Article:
In an email sent on 29 March, seen by International Adviser, the Financial Conduct Authority (FCA) gave just five working days for firms to notify it if their existing PII policy does not provide compliant cover.
On 8 March, it was confirmed that the Financial Ombudsman Service (FOS) would be able to force firms to pay out higher compensation to customers and businesses from 1 April 2019.
The level of compensation has more than doubled to £350,000 ($455,821, €406,244) from the current £150,000.
In the email, the FCA cites the Interim Prudential sourcebook for Investment Businesses (IPRU-INV), which requires “personal investment firms take out and maintain, at all times, PII that is at least equal to the requirements in IPRU-INV chapter 13”.
“This includes ensuring the policy providers cover for ombudsman service awards made against the firm.”
What must firms do?
The email recommends firms that are subject to this requirement, and concerned that their existing PII policies might not be compliant, take the following steps:
- Check your PII policy and ensure that it provides cover for the new FOS award limits. If it does, there are no further steps you need to take.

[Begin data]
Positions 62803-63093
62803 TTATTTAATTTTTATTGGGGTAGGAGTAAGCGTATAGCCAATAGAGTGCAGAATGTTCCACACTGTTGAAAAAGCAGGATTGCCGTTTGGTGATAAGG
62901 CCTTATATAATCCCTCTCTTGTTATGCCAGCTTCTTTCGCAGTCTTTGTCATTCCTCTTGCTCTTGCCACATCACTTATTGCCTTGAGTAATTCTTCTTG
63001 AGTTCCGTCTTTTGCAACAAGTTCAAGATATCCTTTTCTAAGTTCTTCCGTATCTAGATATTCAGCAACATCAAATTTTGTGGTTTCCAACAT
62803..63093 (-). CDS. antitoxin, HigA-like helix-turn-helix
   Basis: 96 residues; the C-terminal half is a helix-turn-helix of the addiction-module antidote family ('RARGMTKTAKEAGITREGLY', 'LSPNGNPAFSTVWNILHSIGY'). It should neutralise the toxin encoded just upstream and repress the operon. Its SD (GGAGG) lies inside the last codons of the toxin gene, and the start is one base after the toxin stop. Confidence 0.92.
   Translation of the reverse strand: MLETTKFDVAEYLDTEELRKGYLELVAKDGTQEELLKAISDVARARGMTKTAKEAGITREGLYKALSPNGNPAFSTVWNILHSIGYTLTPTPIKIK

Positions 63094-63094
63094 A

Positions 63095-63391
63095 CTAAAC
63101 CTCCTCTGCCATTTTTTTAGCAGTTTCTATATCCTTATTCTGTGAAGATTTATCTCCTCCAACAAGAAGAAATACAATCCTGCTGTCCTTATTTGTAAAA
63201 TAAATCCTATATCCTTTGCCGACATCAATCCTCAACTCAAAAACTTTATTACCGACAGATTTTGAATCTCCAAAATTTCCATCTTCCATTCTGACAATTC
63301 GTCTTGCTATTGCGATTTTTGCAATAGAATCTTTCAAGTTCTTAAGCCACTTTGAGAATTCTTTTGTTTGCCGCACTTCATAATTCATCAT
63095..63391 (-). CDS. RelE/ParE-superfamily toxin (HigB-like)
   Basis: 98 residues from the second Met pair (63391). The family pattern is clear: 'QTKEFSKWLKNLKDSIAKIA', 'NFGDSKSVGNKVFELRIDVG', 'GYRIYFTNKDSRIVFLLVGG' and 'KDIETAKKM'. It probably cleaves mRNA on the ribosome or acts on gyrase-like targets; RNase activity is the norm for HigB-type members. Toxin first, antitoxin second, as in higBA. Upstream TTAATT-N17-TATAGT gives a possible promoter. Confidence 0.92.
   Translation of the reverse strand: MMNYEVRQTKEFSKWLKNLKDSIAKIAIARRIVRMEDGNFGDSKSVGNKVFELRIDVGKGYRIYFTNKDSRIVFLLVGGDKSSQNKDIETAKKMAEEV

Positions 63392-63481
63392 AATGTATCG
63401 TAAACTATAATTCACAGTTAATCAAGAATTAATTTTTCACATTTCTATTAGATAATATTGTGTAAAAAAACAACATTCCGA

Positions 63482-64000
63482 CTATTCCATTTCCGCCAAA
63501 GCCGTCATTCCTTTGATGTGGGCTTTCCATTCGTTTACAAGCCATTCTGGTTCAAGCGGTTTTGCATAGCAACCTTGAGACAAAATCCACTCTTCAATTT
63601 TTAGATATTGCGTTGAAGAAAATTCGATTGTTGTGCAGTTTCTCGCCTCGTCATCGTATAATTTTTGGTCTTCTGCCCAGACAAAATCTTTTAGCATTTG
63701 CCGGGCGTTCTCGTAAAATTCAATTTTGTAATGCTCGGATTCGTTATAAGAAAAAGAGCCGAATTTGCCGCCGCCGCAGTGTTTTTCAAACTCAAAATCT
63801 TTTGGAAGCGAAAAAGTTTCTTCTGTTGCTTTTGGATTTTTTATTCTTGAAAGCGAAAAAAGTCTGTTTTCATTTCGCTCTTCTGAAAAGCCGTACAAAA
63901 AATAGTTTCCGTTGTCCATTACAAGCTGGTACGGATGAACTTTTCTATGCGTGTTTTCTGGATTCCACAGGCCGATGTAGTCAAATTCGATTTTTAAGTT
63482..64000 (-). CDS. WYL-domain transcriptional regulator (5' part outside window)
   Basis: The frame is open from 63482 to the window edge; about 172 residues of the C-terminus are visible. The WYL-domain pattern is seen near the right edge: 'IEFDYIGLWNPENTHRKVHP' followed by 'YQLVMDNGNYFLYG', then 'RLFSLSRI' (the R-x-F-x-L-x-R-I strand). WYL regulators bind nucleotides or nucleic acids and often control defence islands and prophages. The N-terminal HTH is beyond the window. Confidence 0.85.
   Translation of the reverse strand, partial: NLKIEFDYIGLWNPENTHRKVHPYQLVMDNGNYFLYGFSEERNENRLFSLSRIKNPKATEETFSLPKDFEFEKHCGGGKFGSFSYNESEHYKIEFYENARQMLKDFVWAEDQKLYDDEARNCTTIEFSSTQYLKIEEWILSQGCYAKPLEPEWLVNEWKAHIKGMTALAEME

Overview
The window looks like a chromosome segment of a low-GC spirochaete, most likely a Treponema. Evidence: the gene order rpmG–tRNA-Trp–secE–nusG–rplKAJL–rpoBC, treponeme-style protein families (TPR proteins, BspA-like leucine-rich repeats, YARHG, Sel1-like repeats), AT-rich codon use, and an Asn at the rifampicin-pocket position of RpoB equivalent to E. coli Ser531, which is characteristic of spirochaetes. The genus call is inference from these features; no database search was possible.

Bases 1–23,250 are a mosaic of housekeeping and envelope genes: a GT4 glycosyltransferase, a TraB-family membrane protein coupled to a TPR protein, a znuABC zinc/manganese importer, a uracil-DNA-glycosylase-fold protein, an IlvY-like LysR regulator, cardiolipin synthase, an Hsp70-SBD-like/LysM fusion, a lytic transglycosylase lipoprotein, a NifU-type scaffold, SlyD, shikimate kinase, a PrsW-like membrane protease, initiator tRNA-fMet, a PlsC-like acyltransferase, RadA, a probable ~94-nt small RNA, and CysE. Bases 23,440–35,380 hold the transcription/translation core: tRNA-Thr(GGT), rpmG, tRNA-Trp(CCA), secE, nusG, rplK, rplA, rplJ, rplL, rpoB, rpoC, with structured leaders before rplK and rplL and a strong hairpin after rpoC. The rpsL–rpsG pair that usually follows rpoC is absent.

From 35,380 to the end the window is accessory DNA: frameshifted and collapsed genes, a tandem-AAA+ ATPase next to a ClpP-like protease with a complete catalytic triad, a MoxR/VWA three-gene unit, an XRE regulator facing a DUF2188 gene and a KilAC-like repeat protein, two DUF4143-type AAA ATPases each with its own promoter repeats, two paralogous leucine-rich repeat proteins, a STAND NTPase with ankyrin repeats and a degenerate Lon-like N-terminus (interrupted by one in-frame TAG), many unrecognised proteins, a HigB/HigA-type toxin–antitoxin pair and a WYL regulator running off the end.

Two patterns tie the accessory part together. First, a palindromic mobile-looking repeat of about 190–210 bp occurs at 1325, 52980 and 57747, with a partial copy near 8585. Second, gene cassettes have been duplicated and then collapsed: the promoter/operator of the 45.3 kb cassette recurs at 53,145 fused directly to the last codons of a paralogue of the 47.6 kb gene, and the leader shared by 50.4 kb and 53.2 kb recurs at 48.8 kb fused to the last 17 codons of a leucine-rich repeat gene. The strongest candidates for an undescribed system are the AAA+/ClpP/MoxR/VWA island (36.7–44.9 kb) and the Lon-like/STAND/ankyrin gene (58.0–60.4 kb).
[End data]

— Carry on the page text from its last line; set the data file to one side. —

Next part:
- If you are not sure, speak to your insurer or broker (as appropriate) in the first instance.
- If you PII policy does not provide compliant cover, please complete [an] online survey within five working days to notify [the FCA] and let us know how you intend to obtain this cover. Alternatively, you can tell us via the FCA firm contact centre.
The FCA will review companies’ plans, alongside other information it holds on firms, and get in contact if it has any concerns or further questions.
“In the meantime, you should urgently progress your plans to obtain compliant cover and let us know when you have done this via your dedicated supervisor,” the watchdog said.
“We recognise that some firms may be in a position where they need to obtain different PII following the increase. We may be prepared to allow firms who follow the steps set out above time to make these arrangements. We would expect insurers to deal fairly with firms in this position.”